Secrets from With/out Pretend: Don't Let Me Be Misunderstood
Don't Let Me Be Misunderstood  
April 2018
"Tell the truth through whichever veil comes to hand – but tell it. Resign yourself to the lifelong sadness that comes
from never ­being satisfied."
-Zadie Smith (“Rules for writers,” The Guardian)


Making things can be joyful and exciting and affirming, especially when the thing you produce looks like the thing that started as a seed inside your head. Other times I think it might feel worse to make things than it does to wonder what it might feel like if you did. I’ve been on both sides of that fence; for a long time I suppressed my desire to be a person-who-makes-things, dismissing that particular inner voice as a child with an impractical dream.

Now I find that making things stirs up some pretty real feelings of uncertainty. I ask myself: Was it worth it? Will anyone understand it? Is it valuable? Am I just kidding myself?

Through my work with Etsy and With/out Pretend, I’ve met hundreds of people who write, paint, design, build, make — so I know they’re often plagued with these same questions. If you’re a person who makes things and then shares those things, whether you sell them or exhibit them or post them on Instagram, you are looking to be seen. This is a very human desire: to be seen and to be understood by others. And there are days where this inherent need can result in a very long, unsatisfying climb towards the unknown. Where both the journey and the destination feel very undefined.

It’s scary to admit that I care deeply about making things people will connect with. And scarier still to admit I’m afraid of finding that I’m alone, philosophically speaking. 

I usually don't talk about my anxiety as a capital “A” sort of anxiety. I don’t think I’ve ever officially named this feeling of stifling, winding self-doubt common to so many of us, a feeling that leaves me frustrated and panicked and helpless on the inside, and maybe a little ashamed too, that I can’t employ better self-regulation.

Maybe I haven’t needed to name this feeling because it's not how people see me. My anxiety is like a shut-in who doesn’t interact with others, a side of myself even close friends haven’t met. I’m the student with her hand always raised, the colleague who likes to “wing it,” the friend who hosts good parties. My confidence in some areas masks my constant and nagging fear of failure, rejection, criticism and above all, being misunderstood.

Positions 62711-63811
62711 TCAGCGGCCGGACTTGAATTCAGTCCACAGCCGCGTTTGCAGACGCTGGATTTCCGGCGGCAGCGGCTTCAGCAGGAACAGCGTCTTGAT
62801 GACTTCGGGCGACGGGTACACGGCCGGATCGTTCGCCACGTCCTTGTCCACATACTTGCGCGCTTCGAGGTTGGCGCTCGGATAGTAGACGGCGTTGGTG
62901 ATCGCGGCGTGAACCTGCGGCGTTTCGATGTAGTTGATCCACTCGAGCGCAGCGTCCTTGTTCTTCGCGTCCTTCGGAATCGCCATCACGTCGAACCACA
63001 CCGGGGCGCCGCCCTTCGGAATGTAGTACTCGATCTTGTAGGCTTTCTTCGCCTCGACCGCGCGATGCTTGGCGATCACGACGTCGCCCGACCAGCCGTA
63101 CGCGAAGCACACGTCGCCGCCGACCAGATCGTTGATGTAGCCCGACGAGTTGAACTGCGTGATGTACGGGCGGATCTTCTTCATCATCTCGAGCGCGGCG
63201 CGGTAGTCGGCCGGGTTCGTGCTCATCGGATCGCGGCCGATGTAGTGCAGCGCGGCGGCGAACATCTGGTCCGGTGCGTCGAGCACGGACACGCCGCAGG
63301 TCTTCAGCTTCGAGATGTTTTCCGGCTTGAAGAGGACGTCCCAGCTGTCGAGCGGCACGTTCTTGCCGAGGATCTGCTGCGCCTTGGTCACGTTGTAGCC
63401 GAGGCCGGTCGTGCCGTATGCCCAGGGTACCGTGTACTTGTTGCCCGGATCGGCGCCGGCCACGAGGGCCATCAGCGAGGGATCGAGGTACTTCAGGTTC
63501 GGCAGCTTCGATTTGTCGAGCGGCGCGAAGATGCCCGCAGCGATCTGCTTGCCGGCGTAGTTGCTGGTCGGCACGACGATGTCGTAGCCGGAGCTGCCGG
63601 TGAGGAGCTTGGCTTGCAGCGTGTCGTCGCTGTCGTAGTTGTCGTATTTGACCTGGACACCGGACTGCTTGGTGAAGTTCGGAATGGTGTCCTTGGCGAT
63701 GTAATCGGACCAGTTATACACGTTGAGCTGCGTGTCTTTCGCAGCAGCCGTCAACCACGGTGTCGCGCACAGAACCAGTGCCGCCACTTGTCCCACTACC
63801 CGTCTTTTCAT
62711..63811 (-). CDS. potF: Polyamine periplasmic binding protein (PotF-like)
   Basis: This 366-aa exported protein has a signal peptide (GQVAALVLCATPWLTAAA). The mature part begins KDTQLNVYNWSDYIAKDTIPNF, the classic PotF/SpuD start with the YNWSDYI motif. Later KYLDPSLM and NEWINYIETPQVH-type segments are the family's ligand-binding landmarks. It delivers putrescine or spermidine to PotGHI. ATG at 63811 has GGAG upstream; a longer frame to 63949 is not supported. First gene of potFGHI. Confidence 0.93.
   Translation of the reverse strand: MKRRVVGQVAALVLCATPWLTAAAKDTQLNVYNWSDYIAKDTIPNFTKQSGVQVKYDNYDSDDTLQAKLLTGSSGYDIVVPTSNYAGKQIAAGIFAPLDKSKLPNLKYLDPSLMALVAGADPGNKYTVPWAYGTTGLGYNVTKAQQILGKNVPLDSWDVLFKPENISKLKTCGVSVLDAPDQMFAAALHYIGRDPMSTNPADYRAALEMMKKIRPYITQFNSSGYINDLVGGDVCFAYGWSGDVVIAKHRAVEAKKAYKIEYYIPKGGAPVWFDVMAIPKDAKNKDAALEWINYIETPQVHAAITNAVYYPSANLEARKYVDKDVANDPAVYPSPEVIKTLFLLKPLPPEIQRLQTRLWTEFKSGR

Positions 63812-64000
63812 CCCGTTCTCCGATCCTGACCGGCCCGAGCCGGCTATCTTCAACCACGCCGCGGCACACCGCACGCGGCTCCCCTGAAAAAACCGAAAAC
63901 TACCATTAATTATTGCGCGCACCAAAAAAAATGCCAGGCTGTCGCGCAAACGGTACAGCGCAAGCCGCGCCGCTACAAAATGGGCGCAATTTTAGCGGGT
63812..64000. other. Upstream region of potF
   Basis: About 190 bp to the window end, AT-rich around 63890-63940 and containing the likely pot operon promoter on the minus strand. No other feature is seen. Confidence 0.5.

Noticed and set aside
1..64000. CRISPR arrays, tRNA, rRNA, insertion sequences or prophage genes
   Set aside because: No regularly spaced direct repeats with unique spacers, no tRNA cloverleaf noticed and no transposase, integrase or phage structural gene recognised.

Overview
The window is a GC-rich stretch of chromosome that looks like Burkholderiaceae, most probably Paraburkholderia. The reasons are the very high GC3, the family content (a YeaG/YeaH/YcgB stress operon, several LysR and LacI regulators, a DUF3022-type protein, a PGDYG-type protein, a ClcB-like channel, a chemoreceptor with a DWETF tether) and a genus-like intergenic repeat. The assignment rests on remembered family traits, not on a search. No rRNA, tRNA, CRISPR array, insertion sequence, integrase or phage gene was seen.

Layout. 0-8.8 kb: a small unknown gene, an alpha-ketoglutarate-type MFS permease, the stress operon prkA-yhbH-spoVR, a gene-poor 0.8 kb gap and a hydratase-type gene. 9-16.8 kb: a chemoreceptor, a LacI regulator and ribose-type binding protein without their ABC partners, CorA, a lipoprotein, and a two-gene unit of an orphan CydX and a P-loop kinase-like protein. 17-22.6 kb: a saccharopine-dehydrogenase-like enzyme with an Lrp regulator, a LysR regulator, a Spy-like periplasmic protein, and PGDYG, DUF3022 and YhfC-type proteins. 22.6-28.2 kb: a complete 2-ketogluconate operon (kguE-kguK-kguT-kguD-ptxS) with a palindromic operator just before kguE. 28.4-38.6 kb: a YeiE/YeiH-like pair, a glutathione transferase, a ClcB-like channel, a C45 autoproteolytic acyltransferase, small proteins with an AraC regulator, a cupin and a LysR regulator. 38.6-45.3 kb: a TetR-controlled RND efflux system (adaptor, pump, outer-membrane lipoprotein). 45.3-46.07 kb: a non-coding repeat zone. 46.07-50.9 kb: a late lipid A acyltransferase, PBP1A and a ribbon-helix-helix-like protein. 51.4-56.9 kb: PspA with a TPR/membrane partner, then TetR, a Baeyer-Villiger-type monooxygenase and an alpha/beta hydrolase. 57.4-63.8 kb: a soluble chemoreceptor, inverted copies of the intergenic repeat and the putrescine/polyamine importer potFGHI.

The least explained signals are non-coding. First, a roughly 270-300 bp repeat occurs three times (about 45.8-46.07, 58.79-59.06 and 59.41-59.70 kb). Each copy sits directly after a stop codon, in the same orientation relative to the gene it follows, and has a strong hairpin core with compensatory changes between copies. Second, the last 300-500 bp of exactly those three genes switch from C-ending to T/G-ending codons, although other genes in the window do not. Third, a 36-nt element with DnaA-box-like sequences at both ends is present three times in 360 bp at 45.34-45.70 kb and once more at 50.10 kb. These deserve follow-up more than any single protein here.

At our launch event for Happy If You Know It we hosted a panel discussion with some of the book’s contributors on the topics of happiness and intuition. Contributor and wise human Anne Thériault challenged the notion that happiness should be the feeling most worthy of our esteem. What about the other, messier, uglier feelings? Why don’t we celebrate these, too?

Everyone on the internet seems to believe there's a right way and a wrong way to talk about things. I’m glad that we’re getting better at talking about the importance of self-care and self-love, but I worry that we’re diluting important parts of these conversations with hashtags and an over-saturation of how-to blog posts. We’ve claimed the age of self-love, but on the days I don’t find it easy to love myself, just the way I am, the internet tells me I’m doing it wrong.

Why is there only room for self-doubt when the article ends with, “And then I learned how to cast doubt aside and see that everything is great, and you can learn this too!”

Human beings are dynamic, and so is the art we make. Our work will not always be “right” but if it’s grounded in our truth, it’s valuable. My personal experience is worth sharing, and so is yours, dark shadows and all. 

That's what I meant when I wrote the words "feelings can be art" on the very first page of Portraits in 2016. Feelings are powerful, and given the proper conditions, our feelings have the power to become mirrors, and windows, and rocketships, and yes, even art. 

It’s also important to recognize the difference between the desire to be understood and the even more painful desire to be validated by commercial or financial success. There’s real danger, when you’re in the midst of making something, in asking yourself: Is this something people will want? Is it marketable? Would Oprah approve?

I’m not sure if I’ll ever be able to quiet those kinds of internal questions. They come as naturally as breathing. But at least I no longer feel like a bad artist for asking them. When they pop into my head, I simply remind myself of what truly motivates me. 

I want to make art that can bridge our differences, our hard days, our moments of feeling misunderstood and alone. I want to make art that screams out, "Let me speak! I want you to see me! Accept me for my ugliness too!" 

Art is one way of expressing a truth, our truth. I have to believe it’s worth the climb.  



Erin Klassen is a writer, editor and the founder of With/out Pretend. She loves to think about the future and convince talented artists to collaborate with her.

follow her on instagram 

When do you feel most seen?
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Photo via Seattle Met
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Photo via the artist Regina Schilling

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Photo via New Museum Store
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